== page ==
The company’s proprietary protocol is designed for IoT applications that transmit data in infrequent short bursts across long distances, while ensuring low connectivity costs, and reducing energy consumption. It works with several large manufacturers such as STMicroelectronics, Atmel, and Texas Instruments for its endpoint modules in order to ensure the lowest cost for its customers.

The Sigfox network is currently operational in 60 countries, covering an estimated 1 billion people worldwide, connecting 6.2 million devices and transmitting 13 million messages each day. Sigfox has also teamed up with satellite operator Eutelsat to launch a satellite that will enable global coverage.  

There are a few other players, like Link Labs and Weightless SIG, offering their own LPWAN technologies. But LoRaWAN and Sigfox dominate the market, accounting for nearly two-thirds of low-power wide-area networks deployments.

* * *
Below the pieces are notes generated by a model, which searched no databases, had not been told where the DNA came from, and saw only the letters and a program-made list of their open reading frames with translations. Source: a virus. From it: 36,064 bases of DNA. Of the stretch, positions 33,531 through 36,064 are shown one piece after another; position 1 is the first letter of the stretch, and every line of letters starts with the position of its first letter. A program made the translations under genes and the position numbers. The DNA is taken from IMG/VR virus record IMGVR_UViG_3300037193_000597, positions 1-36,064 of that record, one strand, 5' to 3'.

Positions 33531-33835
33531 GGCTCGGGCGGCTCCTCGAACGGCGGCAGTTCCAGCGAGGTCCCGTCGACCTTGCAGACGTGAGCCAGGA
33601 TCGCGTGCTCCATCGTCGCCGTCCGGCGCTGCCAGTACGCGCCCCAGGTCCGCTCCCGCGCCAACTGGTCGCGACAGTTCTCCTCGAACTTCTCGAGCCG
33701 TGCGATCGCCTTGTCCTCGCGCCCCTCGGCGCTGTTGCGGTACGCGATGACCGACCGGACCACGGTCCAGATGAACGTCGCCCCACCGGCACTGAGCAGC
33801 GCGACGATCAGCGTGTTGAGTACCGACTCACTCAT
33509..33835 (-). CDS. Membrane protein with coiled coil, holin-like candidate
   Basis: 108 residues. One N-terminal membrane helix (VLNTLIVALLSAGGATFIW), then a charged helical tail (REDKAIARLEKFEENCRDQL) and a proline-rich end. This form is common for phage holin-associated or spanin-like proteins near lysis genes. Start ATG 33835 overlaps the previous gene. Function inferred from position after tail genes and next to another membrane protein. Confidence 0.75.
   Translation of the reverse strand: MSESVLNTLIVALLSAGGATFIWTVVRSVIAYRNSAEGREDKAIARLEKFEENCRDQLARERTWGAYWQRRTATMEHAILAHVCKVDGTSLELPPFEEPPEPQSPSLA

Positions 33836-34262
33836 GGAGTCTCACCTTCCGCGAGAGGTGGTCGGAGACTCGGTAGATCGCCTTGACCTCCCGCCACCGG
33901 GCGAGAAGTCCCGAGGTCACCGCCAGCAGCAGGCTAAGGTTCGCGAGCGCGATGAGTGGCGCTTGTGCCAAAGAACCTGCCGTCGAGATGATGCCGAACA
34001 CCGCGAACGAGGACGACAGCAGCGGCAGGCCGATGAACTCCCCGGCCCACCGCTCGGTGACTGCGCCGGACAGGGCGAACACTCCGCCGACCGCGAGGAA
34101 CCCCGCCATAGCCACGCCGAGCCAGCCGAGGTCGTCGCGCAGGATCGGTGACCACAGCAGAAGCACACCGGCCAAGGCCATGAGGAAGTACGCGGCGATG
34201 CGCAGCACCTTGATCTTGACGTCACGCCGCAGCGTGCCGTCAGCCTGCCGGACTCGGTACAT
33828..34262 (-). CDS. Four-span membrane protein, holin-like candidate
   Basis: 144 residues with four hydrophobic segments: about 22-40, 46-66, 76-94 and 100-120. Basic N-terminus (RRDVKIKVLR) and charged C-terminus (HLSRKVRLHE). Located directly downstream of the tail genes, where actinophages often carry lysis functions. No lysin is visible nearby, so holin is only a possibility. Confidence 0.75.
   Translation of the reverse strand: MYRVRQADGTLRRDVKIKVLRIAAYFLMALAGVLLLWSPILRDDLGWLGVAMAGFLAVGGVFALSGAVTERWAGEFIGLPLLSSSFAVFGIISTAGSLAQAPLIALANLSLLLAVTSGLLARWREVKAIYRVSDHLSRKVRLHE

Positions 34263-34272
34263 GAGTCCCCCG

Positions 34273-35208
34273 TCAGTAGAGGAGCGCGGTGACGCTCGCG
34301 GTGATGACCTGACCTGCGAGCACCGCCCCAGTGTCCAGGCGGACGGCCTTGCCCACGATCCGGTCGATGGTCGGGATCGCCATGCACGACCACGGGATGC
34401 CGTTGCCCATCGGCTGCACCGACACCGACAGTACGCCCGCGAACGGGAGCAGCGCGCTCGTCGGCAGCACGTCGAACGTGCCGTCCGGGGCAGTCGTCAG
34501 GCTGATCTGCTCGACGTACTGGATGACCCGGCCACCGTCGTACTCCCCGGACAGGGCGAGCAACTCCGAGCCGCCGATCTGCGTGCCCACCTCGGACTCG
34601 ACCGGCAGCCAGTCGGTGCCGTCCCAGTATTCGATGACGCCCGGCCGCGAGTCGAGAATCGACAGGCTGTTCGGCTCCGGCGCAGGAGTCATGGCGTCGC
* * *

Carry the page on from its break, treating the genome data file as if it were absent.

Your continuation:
There is, however, a significant challenge emerging from their counterparts in cellular IoT with technologies like NB-IoT and LTE-M. 

3. Cellular/Mobile IoT: 

Proprietary technologies operating in the unlicensed spectrum may seem to have the market cornered, but cellular/mobile IoT is rapidly catching up.  Earlier this year the GSMA announced the availability of mobile low-power wide-area IoT networks in 50 markets around the world with a total of 114 launches as of May 2019. 


These launches include both LTE-M (LTE Cat-M/eMTC) and NarrowBand IoT (NB-IoT/LTE Cat-NB), a set of complementary, IoT-optimized cellular standards developed by the 3GPP (3rd Generation Partnership Project). Both these Mobile IoT networks are ideal for low-cost, low-power, long-range IoT applications and together they are positioned to address the entire spectrum of LPWAN needs across a range of industries and use cases. Operators have a choice of cellular technologies to ensure that they can provide clearly differentiated IoT services based on the market dynamics in their regions. And both these technologies can coexist with 2G, 3G and 4G networks. There are, however, some key distinctions between the two, stemming primarily from the focus on covering as wide a range of IoT applications as possible.